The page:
Update: 2:50 p.m. (AP) The California condor released back into the wild today was greeted by other members of the flock following its release into the Big Sur wilderness around 10 a.m., Ventana Wildlife Society Senior Biologist Joe Burnett. The release was broadcast live.
“She did great,” he said. “She did about as perfect as you can ask for.” Burnett said the bird had been treated at the Los Angeles Zoo for a wing injury and was testing it in the wild for the first time. She was released less than a mile from her parents and the nest where she was born. Ventana was planning to release three additional condors, but decided against it because of inclement weather, Burnett said. Those birds will be released over the coming weeks.
Update: 10:10 a.m. Condor 646 was released and met at the door by a previously released condor — condor 550. The newly-released condor made a short flight before walking up the hill with condor 550 to explore the feeding area and meet other condors. A concern of the biologist is that the released condors are excepted into the group, but it appeared that condor 646 was brought into the fold. Another feeding cam shows live video of the many wild and rehabilitated condors that gather in the feeding area regularly.
Warning: Some of the feeding videos can be fairly graphic.
Update: 9:57 a.m. The Ventana Wildlife Society has said that only one condor — condor 646 — will be released into the wild today because of changes in the weather forecast. Rain in the Big Sur area on Wednesday and Thursday is delaying the release of the other condors previously scheduled to be released today.
Four California condors are being released at 10 a.m. PT today in Big Sur by the Ventana Wildlife Society. You can watch the release live via a streaming webcam sponsored by the Oakland Zoo.
The Oakland Zoo‘s live-streaming camera is located in the hills outside Big Sur. The zoo also has a “Condor Cam” in the recovery center at the zoo. The center is designed for treatment of sick or injured California condors. Upon the birds’ recovery, they will be returned to their natural habitat. According to the Oakland Zoo’s website, prior to the Oakland Zoo partnership with the California Condor Recovery Program, the nearest Veterinary hospital for condor care was in the Los Angeles Zoo.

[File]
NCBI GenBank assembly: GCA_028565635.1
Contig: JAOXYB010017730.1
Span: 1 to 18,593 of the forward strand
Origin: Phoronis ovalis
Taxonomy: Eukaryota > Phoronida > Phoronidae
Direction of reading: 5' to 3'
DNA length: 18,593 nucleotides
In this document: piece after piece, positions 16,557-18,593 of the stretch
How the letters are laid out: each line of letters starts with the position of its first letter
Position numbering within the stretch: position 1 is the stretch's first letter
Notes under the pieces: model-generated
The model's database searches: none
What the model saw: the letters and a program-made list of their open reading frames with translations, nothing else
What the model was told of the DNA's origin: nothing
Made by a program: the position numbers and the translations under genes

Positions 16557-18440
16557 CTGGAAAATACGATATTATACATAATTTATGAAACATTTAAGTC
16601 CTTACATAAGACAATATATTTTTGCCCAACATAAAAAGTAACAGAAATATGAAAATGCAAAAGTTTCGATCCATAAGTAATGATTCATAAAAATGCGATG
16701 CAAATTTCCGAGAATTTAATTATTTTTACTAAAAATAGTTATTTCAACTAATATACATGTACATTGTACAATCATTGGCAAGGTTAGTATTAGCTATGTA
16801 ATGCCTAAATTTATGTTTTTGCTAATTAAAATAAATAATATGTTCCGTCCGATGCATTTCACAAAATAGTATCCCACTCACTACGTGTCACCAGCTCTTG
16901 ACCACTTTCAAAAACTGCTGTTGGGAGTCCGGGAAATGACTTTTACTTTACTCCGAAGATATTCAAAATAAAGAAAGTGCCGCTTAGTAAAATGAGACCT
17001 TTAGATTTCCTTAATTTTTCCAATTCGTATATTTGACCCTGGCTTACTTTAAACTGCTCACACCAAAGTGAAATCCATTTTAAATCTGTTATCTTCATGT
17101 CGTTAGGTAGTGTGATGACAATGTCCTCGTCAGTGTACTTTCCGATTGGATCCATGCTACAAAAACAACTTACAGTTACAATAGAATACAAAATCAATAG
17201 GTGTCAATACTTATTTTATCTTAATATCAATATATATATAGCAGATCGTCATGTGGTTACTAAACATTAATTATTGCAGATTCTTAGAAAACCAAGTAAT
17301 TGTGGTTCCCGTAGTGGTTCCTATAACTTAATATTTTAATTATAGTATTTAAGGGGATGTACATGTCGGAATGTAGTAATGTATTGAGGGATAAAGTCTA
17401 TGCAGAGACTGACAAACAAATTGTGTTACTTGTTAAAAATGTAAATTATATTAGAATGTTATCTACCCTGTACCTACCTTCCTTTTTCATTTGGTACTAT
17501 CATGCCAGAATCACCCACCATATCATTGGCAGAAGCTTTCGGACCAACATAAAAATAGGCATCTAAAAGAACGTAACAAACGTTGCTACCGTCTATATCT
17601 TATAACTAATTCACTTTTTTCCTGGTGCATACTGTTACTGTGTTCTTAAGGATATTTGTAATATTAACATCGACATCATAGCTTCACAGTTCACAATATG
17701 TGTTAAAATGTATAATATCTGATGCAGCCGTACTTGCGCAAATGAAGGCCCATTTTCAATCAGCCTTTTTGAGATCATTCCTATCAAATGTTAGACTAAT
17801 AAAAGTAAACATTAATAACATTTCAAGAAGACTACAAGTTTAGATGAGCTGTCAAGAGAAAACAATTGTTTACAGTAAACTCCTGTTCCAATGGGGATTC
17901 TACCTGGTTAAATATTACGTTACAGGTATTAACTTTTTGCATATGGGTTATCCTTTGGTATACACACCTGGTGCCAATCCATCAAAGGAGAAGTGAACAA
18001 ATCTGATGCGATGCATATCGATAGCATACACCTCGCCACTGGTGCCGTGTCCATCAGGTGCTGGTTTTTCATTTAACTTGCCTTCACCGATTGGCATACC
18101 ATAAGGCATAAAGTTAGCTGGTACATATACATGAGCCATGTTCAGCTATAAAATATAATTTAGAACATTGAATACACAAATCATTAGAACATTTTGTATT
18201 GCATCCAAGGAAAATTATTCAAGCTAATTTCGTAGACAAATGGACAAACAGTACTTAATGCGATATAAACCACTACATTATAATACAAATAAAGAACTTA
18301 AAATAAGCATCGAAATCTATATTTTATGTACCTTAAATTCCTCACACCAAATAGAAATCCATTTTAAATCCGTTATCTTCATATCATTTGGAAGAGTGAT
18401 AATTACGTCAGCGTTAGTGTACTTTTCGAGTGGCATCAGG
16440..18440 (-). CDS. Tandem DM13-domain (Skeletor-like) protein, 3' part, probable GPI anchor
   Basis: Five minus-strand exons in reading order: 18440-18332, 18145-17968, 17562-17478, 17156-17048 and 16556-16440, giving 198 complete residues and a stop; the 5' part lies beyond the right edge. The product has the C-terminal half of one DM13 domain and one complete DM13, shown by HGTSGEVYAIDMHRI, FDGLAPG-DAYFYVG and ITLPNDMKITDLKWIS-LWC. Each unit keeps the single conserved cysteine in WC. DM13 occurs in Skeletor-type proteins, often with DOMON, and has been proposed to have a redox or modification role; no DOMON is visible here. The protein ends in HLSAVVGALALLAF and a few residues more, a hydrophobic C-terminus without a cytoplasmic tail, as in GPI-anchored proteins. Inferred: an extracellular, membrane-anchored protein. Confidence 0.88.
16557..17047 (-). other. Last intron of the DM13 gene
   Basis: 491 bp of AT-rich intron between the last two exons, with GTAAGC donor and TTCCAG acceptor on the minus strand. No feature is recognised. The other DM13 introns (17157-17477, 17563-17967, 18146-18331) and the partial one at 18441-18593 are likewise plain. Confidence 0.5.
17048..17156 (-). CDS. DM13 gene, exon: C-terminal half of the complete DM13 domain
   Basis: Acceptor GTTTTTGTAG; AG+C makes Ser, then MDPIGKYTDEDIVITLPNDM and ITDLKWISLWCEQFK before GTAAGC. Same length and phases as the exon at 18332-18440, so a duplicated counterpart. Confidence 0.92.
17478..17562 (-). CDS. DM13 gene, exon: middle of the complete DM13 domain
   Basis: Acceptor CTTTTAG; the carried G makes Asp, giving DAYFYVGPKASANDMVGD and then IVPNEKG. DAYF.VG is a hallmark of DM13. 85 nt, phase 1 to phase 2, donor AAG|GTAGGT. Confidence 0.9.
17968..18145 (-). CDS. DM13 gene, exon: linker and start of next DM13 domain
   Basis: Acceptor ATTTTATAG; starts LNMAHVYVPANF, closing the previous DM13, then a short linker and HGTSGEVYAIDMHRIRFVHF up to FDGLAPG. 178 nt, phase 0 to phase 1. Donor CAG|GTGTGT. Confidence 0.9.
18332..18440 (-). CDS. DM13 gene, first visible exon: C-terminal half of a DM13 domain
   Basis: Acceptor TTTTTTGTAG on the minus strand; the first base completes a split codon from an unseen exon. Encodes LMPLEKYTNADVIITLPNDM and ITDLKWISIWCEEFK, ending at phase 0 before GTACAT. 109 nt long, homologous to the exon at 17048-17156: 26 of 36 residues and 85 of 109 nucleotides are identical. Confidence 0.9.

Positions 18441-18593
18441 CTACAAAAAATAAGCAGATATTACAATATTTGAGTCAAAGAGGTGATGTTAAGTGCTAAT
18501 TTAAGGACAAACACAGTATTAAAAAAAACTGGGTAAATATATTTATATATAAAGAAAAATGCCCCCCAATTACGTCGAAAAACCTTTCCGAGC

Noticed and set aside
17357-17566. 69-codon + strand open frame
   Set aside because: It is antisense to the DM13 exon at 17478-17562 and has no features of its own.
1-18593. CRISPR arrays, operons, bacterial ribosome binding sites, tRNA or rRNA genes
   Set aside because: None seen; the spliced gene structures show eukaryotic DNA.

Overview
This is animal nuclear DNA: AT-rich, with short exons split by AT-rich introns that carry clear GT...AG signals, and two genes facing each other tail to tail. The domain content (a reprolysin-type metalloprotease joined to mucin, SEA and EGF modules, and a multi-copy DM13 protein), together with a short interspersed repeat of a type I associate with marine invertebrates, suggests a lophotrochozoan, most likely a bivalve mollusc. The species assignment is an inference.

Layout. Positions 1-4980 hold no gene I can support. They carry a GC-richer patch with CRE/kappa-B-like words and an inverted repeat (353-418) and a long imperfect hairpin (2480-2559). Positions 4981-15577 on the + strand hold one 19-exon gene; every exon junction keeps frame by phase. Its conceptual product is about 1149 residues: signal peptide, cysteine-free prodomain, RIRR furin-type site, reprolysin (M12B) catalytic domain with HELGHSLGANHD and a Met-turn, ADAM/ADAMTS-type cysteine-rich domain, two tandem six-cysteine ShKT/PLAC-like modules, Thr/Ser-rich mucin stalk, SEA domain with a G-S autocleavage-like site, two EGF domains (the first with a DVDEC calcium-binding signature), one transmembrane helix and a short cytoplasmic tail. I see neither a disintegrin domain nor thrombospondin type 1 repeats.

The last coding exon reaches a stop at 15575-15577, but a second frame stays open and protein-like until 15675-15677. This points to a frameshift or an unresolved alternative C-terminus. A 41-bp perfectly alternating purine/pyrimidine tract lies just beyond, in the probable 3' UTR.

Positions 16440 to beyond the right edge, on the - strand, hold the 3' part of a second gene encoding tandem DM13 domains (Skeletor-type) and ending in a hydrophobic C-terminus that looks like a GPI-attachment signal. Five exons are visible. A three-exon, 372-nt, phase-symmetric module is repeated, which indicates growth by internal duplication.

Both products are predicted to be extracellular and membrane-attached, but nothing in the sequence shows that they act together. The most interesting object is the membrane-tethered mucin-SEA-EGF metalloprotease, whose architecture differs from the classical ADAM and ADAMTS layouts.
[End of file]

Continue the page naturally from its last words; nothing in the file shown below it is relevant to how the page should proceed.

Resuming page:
The Ventana Wildlife Society and Oakland Zoo run a number of condor cameras that allow people to see the birds when they are feeding, rehabilitating and flying free. Because the majority of the condor rehabilitation work in the wild takes place in very remote areas, the Condor Cam in Big Sur is both a chance for the public to see the birds and a tool for biologists. The camera, which was installed last year, is on a grassy ridge in a very remote canyon at approximately 2800 feet elevation and about two miles from the ocean, according to Ventana.
California condors were on the brink of extinction 30 years ago, but have made a gradual recovery. However, lead bullets, which make their way into the condor food system after being used on animals that condors eat, have been a continuing problem. This past fall, Governor Brown passed a law banning lead bullets across the state.